According to the Washington Post, the Taliban leadership council in Quetta is denying that United Nations’ special representative Kai Eide met with any of its members in Dubai last month.
The denial came in response to news reports that Kai Eide, the outgoing U.N. envoy, held a meeting in Dubai, in the United Arab Emirates, earlier this month with members of the Taliban leadership. The United Nations has not confirmed that such a meeting took place, although Secretary of State Hillary Rodham Clinton said in Paris on Friday that Eide wanted to draw ‘his own conclusion about the mind-set of some of the Taliban members.’ In an e-mailed statement, the Taliban leadership council described such a meeting as ‘mere futile and baseless rumors. The Leadership Council once again emphasizes continuation of Islamic Jihad against all invaders as a means to frustrate these conspiracies,’ the statement read. Little is known about the alleged secret talks, including whom Eide, a Norwegian diplomat, met with from the Taliban and what was discussed.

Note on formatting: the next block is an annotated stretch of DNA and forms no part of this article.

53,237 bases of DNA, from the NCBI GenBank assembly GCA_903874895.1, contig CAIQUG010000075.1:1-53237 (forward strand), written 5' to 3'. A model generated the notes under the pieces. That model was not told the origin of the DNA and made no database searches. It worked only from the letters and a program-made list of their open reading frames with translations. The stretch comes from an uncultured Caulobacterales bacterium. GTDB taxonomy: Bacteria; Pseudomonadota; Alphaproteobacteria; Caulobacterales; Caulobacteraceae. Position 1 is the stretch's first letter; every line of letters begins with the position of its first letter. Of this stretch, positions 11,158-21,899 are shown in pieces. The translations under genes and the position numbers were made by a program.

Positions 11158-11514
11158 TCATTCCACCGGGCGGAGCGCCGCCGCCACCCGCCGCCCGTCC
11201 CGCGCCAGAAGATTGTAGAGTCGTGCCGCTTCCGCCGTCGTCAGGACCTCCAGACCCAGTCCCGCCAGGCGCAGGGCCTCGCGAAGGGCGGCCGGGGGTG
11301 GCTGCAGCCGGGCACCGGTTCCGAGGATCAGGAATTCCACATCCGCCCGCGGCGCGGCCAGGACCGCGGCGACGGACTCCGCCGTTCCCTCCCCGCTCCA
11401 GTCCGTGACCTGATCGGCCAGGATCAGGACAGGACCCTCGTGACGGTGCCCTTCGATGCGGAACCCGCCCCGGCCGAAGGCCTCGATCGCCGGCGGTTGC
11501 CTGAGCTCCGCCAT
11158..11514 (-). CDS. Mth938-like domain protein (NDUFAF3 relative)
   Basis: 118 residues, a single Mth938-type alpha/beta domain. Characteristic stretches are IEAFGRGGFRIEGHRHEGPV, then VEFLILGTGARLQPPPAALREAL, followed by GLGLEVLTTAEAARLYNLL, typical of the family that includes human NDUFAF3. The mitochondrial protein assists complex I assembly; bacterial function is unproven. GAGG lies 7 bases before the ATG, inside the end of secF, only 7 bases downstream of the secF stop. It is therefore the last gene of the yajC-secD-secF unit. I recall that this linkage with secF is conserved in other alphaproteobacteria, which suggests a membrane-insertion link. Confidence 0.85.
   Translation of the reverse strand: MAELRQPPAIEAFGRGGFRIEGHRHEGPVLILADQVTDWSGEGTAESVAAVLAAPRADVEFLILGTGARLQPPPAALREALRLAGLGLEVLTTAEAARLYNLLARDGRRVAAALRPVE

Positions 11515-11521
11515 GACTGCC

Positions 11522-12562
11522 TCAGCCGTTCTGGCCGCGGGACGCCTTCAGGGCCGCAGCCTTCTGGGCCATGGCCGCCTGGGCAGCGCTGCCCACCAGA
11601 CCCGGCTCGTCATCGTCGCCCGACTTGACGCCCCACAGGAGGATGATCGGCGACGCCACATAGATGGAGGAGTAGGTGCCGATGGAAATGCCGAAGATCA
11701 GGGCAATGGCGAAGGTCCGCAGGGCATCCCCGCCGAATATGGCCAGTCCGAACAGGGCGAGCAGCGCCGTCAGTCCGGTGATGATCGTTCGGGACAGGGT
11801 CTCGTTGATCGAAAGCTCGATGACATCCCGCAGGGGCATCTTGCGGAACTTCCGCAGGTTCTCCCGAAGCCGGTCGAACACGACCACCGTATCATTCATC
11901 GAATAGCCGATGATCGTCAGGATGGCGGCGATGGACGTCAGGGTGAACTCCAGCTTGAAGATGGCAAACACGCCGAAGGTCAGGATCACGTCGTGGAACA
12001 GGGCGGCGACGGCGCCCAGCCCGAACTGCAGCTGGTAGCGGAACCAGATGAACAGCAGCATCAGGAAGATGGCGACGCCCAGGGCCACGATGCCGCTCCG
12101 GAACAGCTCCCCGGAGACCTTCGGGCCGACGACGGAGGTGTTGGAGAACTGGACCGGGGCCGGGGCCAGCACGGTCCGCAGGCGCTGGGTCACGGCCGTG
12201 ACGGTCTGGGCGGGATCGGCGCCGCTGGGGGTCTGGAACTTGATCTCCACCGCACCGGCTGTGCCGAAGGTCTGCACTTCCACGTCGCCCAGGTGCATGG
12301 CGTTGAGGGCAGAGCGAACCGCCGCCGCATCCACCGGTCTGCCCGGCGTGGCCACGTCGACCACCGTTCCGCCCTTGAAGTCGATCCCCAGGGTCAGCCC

I asked a friend, an Afghanistan-focused intelligence analyst who usually knows what’s up, if he had any idea what —if anything—happened in Dubai between Eide and members of the Taliban, and my friend said he didn’t know. That set off some alarm bells, but I find it difficult to believe Eide didn’t meet with someone from the Taliban, or some kind of intermediary. The timing of the reported secret meeting, two weeks before the United Nations removed five former Taliban leaders from its terrorist list (a move announced one day before the London conference) is just too tight, and the Guardian, which broke the ‘secret meeting’ story, isn’t exactly the Daily Mail. Not to mention the fact that Eide has repeatedly expressed his opinion that Afghanistan’s conflict can only be ended through a political solution brokered with the insurgency.
Afghan civil society is already on edge over the prospect of negotiations with the Taliban, and this confusion is not helping things.